Nonallergic rhinitis is a medical term that describes a set of symptoms that resemble nasal allergies and hayfever but that occurs without a known cause. It produces symptoms such as:
Usually, it develops in adulthood, and symptoms last year-round.
Nonallergic rhinitis can cause just as much misery as allergic rhinitis. It can also be associated with the same complications, such as:
- Sinusitis, which is inflammation or swelling of the tissue that lines the sinuses
- Eustachian tube dysfunction. Eustachian tubes connect the middle ears to the back of the throat
- Chronic ear infection, known as otitis media
- Loss of smell or anosmia
- Obstructive sleep apnea
Both types of rhinitis are associated with:
- Decreased production at work
- Increased doctor visits
- Side effects from treatment, such as drowsiness, nosebleed, and nasal dryness
Causes of Nonallergic Rhinitis
Often, what causes nonallergic rhinitis is unknown. And the condition is often confirmed only after other conditions such as allergic rhinitis or infection are ruled out.
Environmental irritants are common triggers of nonallergic rhinitis. Some are found in the home and others are more common in the workplace.
Examples of what can trigger symptoms include:
- Car exhaust
- Cigarette smoke
- Cleaning solutions
- Hair spray
- Laundry detergents
- Metal salts
- Wood dust
When such triggers cause nonallergic rhinitis, they also often cause asthma.
Some medications can trigger non-allergic rhinitis. Examples include:
- NSAIDs -- nonsteroidal anti-inflammatory drugs such as aspirin and ibuprofen
- Oral contraceptives
- Blood pressure medicines such as ACE inhibitors and beta-blockers
- Drugs used to treat erectile dysfunction
Foods and beverages may also sometimes be triggers. Examples include:
- Hot foods, such as soup
- Spicy foods
- Alcoholic beverages, especially beer and wine
Other triggers include:
- Illegal drugs. Cocaine and other snorted street drugs often cause chronic nonallergic rhinitis.
- Weather changes. Sudden changes in weather or temperature can trigger nonallergic rhinitis. Skiers, for instance, often develop a runny nose. And some people are affected by any cold exposure. In some cases, people even start sneezing after leaving a cold, air-conditioned room.
- Hormone changes. Nonallergic rhinitis often occurs during periods of hormonal imbalance. For instance, it may occur during puberty, menstruation, or pregnancy. It usually starts during the second month of pregnancy and lasts until childbirth. Hormonal conditions such as hypothyroidism can also trigger symptoms.
Treatment of Nonallergic Rhinitis
Nonallergic rhinitis can't be cured. But it can be controlled by:
- Avoiding rhinitis triggers
- Using home remedies such as nasal irrigation
- Taking over-the-counter and prescription medications
Allergy shots -- immunotherapy -- are not used to treat nonallergic rhinitis.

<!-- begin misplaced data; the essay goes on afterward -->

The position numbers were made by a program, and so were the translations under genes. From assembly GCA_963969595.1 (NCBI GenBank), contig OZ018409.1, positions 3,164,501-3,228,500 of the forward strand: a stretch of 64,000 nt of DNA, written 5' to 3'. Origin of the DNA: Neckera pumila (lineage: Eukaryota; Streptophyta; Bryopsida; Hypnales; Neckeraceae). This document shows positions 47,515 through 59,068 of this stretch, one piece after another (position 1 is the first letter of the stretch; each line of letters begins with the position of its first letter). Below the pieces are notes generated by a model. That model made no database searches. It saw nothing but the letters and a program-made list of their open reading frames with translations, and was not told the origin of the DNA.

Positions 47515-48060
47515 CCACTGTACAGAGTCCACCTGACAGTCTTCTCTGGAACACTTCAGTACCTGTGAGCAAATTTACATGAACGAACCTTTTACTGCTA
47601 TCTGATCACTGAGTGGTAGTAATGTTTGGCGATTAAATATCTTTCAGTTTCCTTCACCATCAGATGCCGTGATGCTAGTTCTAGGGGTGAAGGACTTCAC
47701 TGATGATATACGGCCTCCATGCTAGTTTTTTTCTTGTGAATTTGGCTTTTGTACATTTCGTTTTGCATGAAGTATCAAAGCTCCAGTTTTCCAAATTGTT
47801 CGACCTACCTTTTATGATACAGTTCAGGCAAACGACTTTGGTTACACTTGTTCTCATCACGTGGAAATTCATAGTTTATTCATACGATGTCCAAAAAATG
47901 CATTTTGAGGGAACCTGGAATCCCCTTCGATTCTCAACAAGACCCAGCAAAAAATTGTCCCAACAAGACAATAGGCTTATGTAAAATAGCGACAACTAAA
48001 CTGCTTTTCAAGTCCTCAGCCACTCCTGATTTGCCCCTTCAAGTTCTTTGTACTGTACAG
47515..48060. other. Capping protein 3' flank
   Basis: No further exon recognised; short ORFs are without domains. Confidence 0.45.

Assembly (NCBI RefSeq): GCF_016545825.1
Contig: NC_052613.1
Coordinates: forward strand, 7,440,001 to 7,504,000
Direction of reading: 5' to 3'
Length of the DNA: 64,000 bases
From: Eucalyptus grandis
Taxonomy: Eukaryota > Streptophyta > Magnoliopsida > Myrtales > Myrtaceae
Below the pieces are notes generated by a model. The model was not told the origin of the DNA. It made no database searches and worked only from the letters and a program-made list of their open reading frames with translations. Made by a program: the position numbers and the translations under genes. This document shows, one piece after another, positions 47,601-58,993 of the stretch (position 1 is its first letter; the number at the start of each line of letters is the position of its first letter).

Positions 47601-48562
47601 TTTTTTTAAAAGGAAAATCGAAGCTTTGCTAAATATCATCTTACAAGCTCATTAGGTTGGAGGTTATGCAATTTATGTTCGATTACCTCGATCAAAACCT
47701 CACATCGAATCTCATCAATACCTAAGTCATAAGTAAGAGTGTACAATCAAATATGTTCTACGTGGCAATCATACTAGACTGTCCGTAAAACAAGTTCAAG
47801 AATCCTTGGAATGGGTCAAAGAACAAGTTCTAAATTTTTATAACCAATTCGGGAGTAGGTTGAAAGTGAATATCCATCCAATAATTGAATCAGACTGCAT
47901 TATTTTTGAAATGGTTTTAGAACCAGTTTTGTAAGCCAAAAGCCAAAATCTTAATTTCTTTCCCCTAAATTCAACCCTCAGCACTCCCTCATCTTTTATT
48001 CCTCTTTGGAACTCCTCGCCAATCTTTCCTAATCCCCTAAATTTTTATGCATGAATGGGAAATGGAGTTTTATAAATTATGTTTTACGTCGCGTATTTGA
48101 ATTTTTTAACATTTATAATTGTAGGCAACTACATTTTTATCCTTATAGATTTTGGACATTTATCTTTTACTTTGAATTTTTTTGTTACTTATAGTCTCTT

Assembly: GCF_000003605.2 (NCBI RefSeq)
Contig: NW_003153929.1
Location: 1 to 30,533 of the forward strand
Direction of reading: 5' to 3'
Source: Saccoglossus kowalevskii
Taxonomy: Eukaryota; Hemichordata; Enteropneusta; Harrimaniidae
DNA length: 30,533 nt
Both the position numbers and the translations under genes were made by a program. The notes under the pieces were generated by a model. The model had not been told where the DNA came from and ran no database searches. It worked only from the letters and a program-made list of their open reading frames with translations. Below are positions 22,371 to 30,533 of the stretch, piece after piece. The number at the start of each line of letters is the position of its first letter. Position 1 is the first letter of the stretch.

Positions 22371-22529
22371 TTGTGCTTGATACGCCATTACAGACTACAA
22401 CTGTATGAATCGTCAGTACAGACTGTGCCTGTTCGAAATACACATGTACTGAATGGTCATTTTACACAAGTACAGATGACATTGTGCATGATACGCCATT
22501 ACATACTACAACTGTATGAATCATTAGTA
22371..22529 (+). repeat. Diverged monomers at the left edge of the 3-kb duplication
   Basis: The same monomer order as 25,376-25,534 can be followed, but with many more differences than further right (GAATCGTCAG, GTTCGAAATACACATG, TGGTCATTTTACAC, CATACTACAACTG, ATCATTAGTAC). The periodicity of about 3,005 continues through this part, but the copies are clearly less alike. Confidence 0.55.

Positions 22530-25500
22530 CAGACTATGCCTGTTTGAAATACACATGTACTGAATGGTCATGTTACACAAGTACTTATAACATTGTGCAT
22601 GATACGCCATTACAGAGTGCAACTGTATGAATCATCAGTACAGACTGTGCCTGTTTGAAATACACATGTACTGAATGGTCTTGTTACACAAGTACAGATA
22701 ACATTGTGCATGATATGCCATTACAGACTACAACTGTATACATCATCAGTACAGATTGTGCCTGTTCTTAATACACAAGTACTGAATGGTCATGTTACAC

If you have nonallergic rhinitis, it's important that you not smoke and not allow smoking in your home.
Other strategies to reduce exposure to triggers include:
- Avoid wood-burning stoves and fireplaces if they cause symptoms.
- Avoid cleaning agents, household sprays, perfumes, and scented products if they cause symptoms.
- Ask family, friends, and co-workers not to use scented products that cause symptoms.
- Avoid any chemical or material that tends to make you sneeze or have a runny nose.
- Talk to your doctor about the medications you now take. If your nonallergic rhinitis is triggered by a medicine you need, your doctor may suggest a substitute.
Many people with nonallergic rhinitis benefit from performing nasal irrigation. This refers to rinsing of the nostrils with a salt water -- saline -- solution one or more times a day. Over-the-counter products for doing this include bulb syringes, neti pots, and bottle sprayers.
During each irrigation, rinse each nostril with at least 200 mL (about 3/4 cup) of commercially or home-prepared solution.
It's important to note that, according to the CDC, if you are irrigating, flushing, or rinsing your sinuses, use distilled, sterile, or previously boiled water to make up the irrigation solution. It’s also important to rinse the irrigation device after each use and leave open to air dry.
When performed once or twice a day, nasal irrigation may especially help treat postnasal drip. It's also a helpful technique to clear the sinuses before using medicated nasal sprays.
Medications for nonallergic rhinitis include:
Nasal antihistamines. Prescription products such as azelastine (Astelin) and olopatadine (Patanase) can relieve symptoms of postnasal drip, congestion, and sneezing within minutes. They are most effective when used on a regular basis.
Nasal glucocorticoids. Daily use of medications such as budesonide (Rhinocort Allergy), fluticasone (Flonase), or triamcinolone (Nasacort Allergy 24HR) may help relieve symptoms. These nasal sprays are available over the counter. It may take days or weeks to notice the full effects. Sometimes, people benefit from using a combination of nasal antihistamines and nasal glucocorticoids.
Decongestants. Oral decongestant medications -- such as pseudoephedrine -- may help relieve congestion. But these are not generally recommended unless nasal antihistamines and nasal glucocorticoids do not help symptoms. Decongestant nasal sprays containing oxymetazoline (Afrin) and phenylephrine (Neo-synephrine) should not be used for more than two to three days at a time. Doing so can cause overuse (rebound) congestion.
In some cases, surgery to remove nasal polyps or correct a deviated septum can improve the way medications for nonallergic rhinitis work. Surgery is only considered as a treatment by itself, though, when other treatments have failed to reduce symptoms.